Monday, July 23, 2012

"Show me the Money"

Or in our pursuit of World Class, show me the empirical evidence. We recently completed our summer leadership retreat. My colleagues reminded me that the use of retreat brings visions of cocktails with little umbrellas or a tropical getaway and using it to describe our multi-day meeting is a stretch.

My doodles attempted to capture their feelings (see below)

Before you critique my artistic skills, know that I drew these on the fly in minutes -

The real importance can be found in the 3rd image - Systems Thinking, Action Plans, Data... "I guess its not going away" MPS is in pursuit of a Baldrige Award, and the way we do business is...Systems Thinkers, Action Plans, Data...

Our retreat focused on taking our journey to world class to the next level. We are attempting to change the way we do things. We are committed to the idea of CI - continuous improvement, performance excellence, and quality and equity for all staff and students. We strive to make CI not an option but rather the way we do business. Our mission is based on high expectations for all, embodies the belief that all children can and will learn, and we are embarking to embed it in every aspect of our system. Our mantra, show me the empirical evidence will demand that everything we do is supported by evidence!

Recently I read Leadership Freak's post on PAIN Damn that hurt... and it reminded me of our process for problem solving - SMOGp (Specific, Measurable, Objective, Gap, pain)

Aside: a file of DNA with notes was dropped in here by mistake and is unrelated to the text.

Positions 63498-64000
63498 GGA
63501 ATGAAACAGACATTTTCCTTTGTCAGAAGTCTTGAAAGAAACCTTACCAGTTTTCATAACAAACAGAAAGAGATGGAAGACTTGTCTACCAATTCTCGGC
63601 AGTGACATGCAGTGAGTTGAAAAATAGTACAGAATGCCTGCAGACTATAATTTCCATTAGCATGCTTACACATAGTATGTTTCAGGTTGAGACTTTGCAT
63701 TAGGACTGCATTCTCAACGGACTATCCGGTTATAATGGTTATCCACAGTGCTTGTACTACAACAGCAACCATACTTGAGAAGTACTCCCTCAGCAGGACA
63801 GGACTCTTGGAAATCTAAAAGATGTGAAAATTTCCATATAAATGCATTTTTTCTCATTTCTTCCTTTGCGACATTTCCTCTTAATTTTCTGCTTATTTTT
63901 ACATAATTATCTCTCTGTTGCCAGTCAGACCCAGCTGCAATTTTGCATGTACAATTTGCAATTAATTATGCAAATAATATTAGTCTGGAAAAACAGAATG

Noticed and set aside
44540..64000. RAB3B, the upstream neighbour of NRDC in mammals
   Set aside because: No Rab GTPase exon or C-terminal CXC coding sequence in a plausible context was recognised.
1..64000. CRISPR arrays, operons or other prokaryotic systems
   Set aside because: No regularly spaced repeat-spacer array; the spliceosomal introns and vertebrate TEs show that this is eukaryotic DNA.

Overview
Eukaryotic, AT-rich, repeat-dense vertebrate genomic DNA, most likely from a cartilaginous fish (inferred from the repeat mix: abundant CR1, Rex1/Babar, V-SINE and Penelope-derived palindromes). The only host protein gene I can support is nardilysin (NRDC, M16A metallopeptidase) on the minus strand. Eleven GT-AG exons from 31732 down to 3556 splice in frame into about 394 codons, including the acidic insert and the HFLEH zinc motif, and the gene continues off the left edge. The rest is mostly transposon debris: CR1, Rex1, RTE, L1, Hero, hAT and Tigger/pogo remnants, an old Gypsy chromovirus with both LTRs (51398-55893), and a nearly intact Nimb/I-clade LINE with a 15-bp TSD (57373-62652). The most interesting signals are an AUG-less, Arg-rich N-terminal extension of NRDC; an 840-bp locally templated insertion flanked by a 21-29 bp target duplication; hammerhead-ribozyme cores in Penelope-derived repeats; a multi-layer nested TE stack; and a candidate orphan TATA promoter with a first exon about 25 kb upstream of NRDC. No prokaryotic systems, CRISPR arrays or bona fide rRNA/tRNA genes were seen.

SMOGp is a way of developing problem statements that do not suggest an answer or cause, and they capture the gap between what is and where we would like to be - and most importantly the small p expressed the PAIN - We need to embrace the pain as a means to grow, improve, and become the world class district our vision so easily sets as our destination. When organizations, schools in particular, ignore the pain by finding comforting excuses for why the desired outcome isn't met they miss out on the opportunity to improve. Almost every district or school in the world states, "we believe all children can and will learn", but many fail to come close to achieving that. It isn't because they aren't good schools or good people, but rather achieving that level of excellence means you must be willing to endure the pain in order to find a better way. You must be willing to reallocate resources even if they are set aside for sacred programs. To achieve excellence - you must be willing to flip everything on its head. Willing to change everything does not mean you do so just to change, but rather it simply means if the empirical evidence - data- suggests you should change you will.

From our journey...